Although we won't advise you to jump into the nearest frozen lake or run through the snowy mountains, his method is believed to be extremely successful in reducing stress as well as other areas such as boosting the immune system, replenishing energy storage, enhancing sports performance, and even improving mental health.

Although his method consists of three main pillars, breathing, exposure to cold, and commitment, we'll be focusing only on the breathing aspect. You can do the exercise sitting in a comfortable position or lying down, the latter being preferred for those just starting out. You'll be doing 3-5 series of 30-45 deep belly breaths, inhaling through the nose and exhaling through the mouth, followed by a full last exhale which will be held for as long as you're able before your body naturally starts craving for an inhale. Once you inhale, hold it for a count of 10, and get straight back into the 30-45 breaths.

There have been conducted multiple scientific studies around the method exploring its effect on inflammation levels, mitochondrial activity, blood alkalinity, and the activation and deactivation of our fight-or-flight system, with many promising results throughout the years. Although it's all still new and there's a lot more to discover, breathwork is one of the most common de-stressing techniques overall, and trying something different and new can't do any harm.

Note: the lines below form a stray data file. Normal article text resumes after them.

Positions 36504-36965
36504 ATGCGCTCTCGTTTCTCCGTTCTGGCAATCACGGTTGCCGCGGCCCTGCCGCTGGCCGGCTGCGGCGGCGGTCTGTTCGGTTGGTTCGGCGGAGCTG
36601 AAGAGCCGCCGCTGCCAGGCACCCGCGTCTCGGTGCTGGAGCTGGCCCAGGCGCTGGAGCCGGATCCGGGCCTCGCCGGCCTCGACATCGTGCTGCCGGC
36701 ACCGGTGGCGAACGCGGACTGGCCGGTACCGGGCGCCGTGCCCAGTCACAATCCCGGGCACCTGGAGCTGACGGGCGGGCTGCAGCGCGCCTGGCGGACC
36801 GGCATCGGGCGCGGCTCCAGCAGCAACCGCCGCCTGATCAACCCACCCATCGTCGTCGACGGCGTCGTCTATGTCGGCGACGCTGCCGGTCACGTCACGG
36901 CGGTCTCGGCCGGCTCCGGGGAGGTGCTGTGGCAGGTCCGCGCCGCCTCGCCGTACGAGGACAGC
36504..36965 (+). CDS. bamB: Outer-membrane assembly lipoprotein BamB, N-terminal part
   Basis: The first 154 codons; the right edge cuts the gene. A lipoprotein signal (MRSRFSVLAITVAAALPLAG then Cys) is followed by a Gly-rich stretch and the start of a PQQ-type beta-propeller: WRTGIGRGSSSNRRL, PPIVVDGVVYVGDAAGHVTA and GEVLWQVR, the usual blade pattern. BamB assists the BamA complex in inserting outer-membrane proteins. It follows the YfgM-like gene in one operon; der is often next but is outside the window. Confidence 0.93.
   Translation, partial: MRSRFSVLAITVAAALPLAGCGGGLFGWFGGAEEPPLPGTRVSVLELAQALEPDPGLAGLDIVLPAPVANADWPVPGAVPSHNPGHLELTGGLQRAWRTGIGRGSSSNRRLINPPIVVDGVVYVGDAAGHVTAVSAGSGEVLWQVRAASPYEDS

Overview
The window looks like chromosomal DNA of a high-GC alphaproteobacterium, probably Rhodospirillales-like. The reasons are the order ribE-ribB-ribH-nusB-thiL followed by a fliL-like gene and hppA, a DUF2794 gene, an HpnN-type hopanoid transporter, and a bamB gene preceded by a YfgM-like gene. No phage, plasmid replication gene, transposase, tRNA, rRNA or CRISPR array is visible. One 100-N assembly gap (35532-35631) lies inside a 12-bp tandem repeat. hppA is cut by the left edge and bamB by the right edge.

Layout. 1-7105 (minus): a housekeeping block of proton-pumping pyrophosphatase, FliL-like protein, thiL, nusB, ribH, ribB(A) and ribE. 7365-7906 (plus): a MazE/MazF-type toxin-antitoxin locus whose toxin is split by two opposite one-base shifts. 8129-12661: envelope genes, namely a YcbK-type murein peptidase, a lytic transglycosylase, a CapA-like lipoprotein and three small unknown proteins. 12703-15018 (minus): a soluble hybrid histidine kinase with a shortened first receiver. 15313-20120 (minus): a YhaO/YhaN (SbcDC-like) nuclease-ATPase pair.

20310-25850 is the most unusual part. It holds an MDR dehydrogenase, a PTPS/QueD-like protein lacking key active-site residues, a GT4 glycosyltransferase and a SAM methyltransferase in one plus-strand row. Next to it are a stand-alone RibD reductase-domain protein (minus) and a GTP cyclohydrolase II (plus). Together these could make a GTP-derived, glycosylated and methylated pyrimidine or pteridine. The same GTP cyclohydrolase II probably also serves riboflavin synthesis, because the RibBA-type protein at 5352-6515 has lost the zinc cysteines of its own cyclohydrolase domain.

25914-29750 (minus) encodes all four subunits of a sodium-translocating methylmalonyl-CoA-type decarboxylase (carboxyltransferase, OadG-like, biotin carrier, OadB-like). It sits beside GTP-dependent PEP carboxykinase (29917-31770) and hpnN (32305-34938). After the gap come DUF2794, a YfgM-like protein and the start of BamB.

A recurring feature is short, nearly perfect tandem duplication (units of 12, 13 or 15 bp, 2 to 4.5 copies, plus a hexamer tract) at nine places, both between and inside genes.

Just Say No

Although this method doesn't seem so interesting or surprising like the other two, it's still not as popular or conventional as some of the other self-care practices, but giving yourself the permission to say "no" can be one of the most powerful ways to reduce stress. It’s natural to want to say yes to things, please others, and offer your help when it feels like it's needed, but this can lead to a lot of stress, even without noticing.

Give yourself a break from over-promising, and if something feels like it's too much, creates conflict in your life, requires more energy than you can handle, or simply doesn’t bring you joy, you can say “no” or even, “not right now.” Creating boundaries is important so you don't burn out and stay in that constant state of restless activation where your stress levels are through the roof and you're not even aware of it.

And remember – you don’t owe anyone a lengthy explanation. It may take some practice on your end, and it may also take people some time to get used to you saying no, so be patient – both with yourself and others. Think how when you're saying "no" to others, you're actually saying “yes” to yourself. Stress is inevitable, but it's also a factor in our lives we must learn how to control and manage in order to prevent it from wreaking havoc on our whole body and mind. Creating a self-care relaxation routine is important, so take some time to explore and figure out what works for you.

Everyone is different, and while some may thrive off a good book and a self-pampering session in the spa, others might enjoy shaking it up or deciding not to say yes to every little task or request. It's up to you to find out.